cambium(redirected from cambia)
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the formative tissue, or meristem, primarily in the roots and stems of dicotyledonous and gymnospermous plants. The cambium is in the shape of a monostichous concentric cylinder (in cross section, it appears annular). As a result of cambial activity, the axial organs grow in thickness. Secondary phloem is produced toward the outside of the axis, and secondary xylem toward the inside. Cambium originates from the cells of the procambium, which lie between the primary phloem and primary xylem. The pericycle plays an important role in the formation of the cambium in roots. It appears that there is no cambium in leaves; however, if there is any, its activity terminates at an early stage in leaf development.
Cambial cells are prosenchymatous in form—elongated, pointed (with beveled ends), and flat. They extend the length of the plant. Cambial cell walls are soft and consist of cellulose; the primary pit fields contain plasmodesmata. Cambial cells divide, becoming phloem cells (toward the outside of the cambium) or xylem cells (toward the interior of the plant). Usually, much more xylem is formed than phloem. As a result of the division of some cambial cells, tiny cells are formed; these make up phloem-xylem rays. The phloem forms on one side of the ray; the xylem, on the other.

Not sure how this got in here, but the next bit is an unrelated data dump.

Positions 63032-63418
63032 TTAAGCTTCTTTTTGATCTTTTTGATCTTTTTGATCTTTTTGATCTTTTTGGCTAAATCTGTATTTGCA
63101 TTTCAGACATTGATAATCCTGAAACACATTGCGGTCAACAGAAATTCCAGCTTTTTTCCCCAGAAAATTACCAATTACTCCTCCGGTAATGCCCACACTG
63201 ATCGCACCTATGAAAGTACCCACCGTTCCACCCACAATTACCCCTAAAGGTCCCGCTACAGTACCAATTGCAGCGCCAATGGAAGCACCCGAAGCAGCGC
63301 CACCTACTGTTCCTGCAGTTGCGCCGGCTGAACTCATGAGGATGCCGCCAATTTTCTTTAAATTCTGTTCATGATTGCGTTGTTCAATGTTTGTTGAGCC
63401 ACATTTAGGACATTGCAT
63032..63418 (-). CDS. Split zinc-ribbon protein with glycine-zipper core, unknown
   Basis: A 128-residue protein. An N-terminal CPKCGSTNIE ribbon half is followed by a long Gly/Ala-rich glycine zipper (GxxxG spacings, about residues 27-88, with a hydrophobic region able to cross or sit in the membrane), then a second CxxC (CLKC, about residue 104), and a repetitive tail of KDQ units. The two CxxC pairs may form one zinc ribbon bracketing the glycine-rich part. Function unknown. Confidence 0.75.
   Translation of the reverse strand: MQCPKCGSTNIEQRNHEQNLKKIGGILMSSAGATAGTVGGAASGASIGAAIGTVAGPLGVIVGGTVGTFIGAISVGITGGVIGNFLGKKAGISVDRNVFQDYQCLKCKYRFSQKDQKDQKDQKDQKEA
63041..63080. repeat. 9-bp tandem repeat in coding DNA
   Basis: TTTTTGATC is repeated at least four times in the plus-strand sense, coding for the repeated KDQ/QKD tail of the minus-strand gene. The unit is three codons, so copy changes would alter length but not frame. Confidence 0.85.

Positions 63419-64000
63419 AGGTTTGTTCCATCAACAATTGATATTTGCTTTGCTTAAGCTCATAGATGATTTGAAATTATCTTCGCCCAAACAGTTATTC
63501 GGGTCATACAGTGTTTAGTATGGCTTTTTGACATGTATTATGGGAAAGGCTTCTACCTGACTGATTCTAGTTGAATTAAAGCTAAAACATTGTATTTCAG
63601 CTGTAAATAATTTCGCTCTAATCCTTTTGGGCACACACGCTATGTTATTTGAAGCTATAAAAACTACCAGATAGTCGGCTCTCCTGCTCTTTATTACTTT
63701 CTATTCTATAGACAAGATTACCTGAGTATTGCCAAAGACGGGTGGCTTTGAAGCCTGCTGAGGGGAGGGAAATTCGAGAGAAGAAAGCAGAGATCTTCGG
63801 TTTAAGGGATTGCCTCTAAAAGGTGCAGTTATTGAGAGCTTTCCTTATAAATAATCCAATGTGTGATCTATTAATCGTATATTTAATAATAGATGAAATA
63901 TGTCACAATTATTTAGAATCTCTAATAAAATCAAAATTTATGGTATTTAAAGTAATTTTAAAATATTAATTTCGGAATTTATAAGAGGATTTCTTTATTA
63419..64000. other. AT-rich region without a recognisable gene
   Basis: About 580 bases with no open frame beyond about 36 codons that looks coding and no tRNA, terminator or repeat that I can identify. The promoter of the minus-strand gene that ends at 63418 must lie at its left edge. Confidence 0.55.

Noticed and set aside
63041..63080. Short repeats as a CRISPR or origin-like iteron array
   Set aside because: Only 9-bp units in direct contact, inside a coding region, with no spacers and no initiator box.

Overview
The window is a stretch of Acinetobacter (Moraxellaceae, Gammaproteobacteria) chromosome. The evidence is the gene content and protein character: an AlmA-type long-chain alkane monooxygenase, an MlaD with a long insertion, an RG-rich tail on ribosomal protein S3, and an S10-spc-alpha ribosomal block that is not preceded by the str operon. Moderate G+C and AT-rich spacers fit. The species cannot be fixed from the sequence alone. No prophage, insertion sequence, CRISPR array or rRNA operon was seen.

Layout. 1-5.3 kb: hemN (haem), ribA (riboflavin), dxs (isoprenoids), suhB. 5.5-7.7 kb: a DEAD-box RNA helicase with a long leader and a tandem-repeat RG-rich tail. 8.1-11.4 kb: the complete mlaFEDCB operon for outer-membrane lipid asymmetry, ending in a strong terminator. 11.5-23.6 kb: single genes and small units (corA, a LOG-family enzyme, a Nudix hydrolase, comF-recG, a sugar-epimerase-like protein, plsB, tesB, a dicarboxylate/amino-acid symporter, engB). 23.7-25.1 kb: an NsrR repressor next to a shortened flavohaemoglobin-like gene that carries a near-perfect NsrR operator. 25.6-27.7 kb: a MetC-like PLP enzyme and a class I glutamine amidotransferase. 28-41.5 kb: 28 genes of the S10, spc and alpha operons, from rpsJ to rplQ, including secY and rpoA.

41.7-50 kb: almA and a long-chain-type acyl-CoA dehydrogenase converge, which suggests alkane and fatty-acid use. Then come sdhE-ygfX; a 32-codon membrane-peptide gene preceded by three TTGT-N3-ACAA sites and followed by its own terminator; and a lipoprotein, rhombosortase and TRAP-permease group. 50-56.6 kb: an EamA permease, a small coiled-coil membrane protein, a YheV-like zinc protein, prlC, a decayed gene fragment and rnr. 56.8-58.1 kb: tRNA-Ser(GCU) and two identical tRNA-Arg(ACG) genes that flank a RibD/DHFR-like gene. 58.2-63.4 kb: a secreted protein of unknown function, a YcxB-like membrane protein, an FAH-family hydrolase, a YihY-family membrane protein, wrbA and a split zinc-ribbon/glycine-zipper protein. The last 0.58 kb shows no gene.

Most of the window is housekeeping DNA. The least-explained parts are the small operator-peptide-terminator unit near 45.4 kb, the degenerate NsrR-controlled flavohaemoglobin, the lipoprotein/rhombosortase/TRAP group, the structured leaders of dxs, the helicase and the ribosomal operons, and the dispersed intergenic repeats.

During the autumn and winter, cambial activity ceases (intemperate zones). The periodic activity of the cambium resultsin the formation of annual rings. Depending on the character ofcell division, cambium is divided into storied and nonstoriedtypes. In some dicotyledons (such as beets), additional cambiallayers form consecutive rings toward the periphery (polycam-bium formation).
O. N. CHISTIAKOVA